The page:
Saturday, January 03, 2009

My Wish For The New Year

Happy New Year!

We had a very quiet and early New Year celebration and then on New Year’s Days we slept in like we had party hard. Maybe my age is starting to catch up with me. You might expect this Ramble to be about the traditional wishes and resolutions made every New Year – but no – this Ramble is a recommendation to drug companies. Get sick and then invent a way of packaging your product!

You've been there. Sick, so sick everything hurts and with fever that causes chills. You haven't slept in days. And you are sure you are missing a lung or at least part of a lung you have coughed so much.

You stumble to the bathroom and grab a bottle of the night time wonder medicine. It has never been opened, but you are over the age of consent and can parallel park surely you can open a bottle.

You attempt to pull the plastic strip down the side to remove the plastic safety wrap. Only to have it tear half way down the side and no amount of pulling will tear it any further. There are no scissors to be found and you have to stop to cough and gag before going further. Next, teeth – after all they were invented before scissors. But alas, you cannot get your teeth on the snag because you have to breathe through your mouth and tilting your head, smashing your nose against the bottle, and closing your mouth long enough to tear the plastic is impossible. While considering the next option, a coughing spasm comes on leaving you light headed.

Looking around you see the same product in an easy-to-swallow tablet – at last, relief will soon be on the way. The box is opened and inside are sheets of medicine neatly sealed in the correct dosage. As you hold the package fever makes your hands tremble and your eyes are a little fuzzy trying to the read print that tells you where to tear. Oh well, here it goes. You grasp the sheet firmly in your shaking hands, tears drip down from your eyes, and you attempt to tear off one of the appropriate dosages. No luck and still no scissors. Your try to peal the backing off only to have a tiny sliver come off in your hand and a small jagged piece is slightly lifted to tempt you to try and pull it with your teeth, but then again it is the whole breathing thing that keeps you from attempting that.

You plop down on the toilet seat, wrap a towel around your trembling body, and wonder if there is sadist working at the drug companies. Whatever happened to twist open bottles that did not require an engineering degree to open? And as far as those sheets of medication, the defense department should look into them as a possible defense against enemy attack.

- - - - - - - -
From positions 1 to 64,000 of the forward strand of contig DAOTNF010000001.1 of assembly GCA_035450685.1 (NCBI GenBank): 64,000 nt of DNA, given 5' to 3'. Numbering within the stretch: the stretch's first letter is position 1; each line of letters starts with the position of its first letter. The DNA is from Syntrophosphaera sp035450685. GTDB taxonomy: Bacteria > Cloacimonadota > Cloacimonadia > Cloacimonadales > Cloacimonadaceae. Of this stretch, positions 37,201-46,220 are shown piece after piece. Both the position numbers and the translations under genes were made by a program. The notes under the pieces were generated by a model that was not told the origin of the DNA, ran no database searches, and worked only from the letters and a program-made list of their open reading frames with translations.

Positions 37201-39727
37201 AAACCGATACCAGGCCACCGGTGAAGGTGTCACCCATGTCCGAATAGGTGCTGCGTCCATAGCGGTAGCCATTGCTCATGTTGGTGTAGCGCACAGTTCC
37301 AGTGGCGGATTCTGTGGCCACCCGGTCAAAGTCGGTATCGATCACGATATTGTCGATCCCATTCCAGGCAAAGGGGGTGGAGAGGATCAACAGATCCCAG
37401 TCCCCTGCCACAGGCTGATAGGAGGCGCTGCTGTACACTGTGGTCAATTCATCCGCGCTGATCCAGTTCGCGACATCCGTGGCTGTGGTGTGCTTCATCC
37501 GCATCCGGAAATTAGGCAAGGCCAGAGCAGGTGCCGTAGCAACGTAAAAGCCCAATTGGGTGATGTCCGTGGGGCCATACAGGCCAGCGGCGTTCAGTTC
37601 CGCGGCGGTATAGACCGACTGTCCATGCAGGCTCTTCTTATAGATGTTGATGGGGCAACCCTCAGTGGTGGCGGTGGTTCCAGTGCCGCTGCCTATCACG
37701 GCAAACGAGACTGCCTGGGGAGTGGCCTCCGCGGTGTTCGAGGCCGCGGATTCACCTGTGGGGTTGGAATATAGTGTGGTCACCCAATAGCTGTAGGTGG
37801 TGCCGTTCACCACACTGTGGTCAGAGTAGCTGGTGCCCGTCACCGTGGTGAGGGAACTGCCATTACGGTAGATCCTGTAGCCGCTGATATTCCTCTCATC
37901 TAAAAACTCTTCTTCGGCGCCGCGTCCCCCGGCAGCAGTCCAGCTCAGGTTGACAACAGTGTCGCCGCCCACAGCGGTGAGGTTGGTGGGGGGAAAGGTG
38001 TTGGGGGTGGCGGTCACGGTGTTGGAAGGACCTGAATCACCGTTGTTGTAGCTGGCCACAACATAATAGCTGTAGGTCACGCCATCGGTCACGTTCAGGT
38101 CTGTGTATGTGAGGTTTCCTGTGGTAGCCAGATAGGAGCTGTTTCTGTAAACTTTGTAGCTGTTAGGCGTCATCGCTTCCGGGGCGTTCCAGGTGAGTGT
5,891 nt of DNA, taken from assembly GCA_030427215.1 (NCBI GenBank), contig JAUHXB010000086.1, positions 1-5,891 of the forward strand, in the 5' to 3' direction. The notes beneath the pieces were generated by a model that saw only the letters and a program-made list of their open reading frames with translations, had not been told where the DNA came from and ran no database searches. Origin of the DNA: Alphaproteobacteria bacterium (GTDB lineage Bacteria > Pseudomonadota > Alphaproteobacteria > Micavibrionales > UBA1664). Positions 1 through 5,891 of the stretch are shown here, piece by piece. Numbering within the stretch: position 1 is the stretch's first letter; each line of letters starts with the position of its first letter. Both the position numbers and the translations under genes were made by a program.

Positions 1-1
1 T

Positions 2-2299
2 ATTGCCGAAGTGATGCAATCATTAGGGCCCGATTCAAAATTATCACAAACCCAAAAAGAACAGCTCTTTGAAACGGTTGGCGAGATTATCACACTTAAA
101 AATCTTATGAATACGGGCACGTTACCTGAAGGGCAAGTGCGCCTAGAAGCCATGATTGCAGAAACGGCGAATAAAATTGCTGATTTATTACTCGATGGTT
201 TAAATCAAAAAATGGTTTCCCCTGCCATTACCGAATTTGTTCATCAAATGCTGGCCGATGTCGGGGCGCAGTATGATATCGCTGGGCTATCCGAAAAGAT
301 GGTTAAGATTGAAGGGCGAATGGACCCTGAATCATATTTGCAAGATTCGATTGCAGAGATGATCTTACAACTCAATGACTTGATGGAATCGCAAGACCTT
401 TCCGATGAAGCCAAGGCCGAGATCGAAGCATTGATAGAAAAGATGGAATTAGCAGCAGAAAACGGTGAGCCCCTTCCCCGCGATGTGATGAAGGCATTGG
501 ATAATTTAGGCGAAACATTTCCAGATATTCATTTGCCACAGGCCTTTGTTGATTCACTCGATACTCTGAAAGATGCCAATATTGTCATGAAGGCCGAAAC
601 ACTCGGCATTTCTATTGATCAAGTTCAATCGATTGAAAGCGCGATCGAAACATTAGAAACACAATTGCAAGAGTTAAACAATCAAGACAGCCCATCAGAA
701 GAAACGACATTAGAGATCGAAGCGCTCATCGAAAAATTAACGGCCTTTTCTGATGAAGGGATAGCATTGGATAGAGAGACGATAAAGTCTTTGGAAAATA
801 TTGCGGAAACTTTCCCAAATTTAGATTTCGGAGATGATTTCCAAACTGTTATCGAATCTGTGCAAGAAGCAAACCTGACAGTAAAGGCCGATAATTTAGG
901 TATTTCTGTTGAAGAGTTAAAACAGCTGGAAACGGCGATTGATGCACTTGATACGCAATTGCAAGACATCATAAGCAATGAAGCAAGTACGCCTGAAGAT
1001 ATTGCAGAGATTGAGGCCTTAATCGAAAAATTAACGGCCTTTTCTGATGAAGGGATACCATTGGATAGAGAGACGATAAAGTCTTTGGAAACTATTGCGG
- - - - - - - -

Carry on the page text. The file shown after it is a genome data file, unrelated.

Wiping your dripping nose, you make one more attempt to open the bottle – it is a wasted effort to try to open the sheets of medicine that are now twisted and bent so far out of shape they will probably never be opened. You search through the drawers, there must be a sharp object you can use to cut or tear the plastic safety wrap. There they are – nail clippers, no nail file on them, but they do cut! Saved, you can almost feel sleep coming on.

With great agility and some swearing, you manage to tear the plastic wrap off. The measuring cup slips neatly off – success! Now if you can only manage enough strength, coordination, and pressure you can get the cap off. But before you can attempt the cap removal, the coughing starts, the towel falls to the floor, and you are definitely getting dizzy. After several minutes, the coughing quiets and you are ready to remove the cap. This act of dexterity takes several tries with pauses for coughing and shaking from the chills. Then almost like magic the cap is off! You nearly pass out from the anticipation of relief or maybe it is from the fever and limited supply of oxygen you are able to get from the breaths you are able to make.

As you set the measuring cup on the counter – your hands shaking way too much to hold it – you attempt to pour the medicine in the cup. This would be a whole lot easier if your eyes weren’t running so much. But you are determined, so pour away. You watch as the first drops of medicine land on the bathroom floor and spread onto the rug. You make an adjustment in your aim and now the medicine is running into the sink. The cup, however, is still empty and standing just where you left it. Due to your slow reactions and ability to see what is happening, most of the medicine is now in the sink, on the floor, and somehow some of it ended up on your foot. With mounting frustration and fever you decided to drink whatever is left in the bottle from the bottle and stumble to bed.

As the medicine begins to do its magic and you are starting to slip into a peaceful sleep, you wonder how much did I really drink?

Stay well this coming year!
Elaine H.


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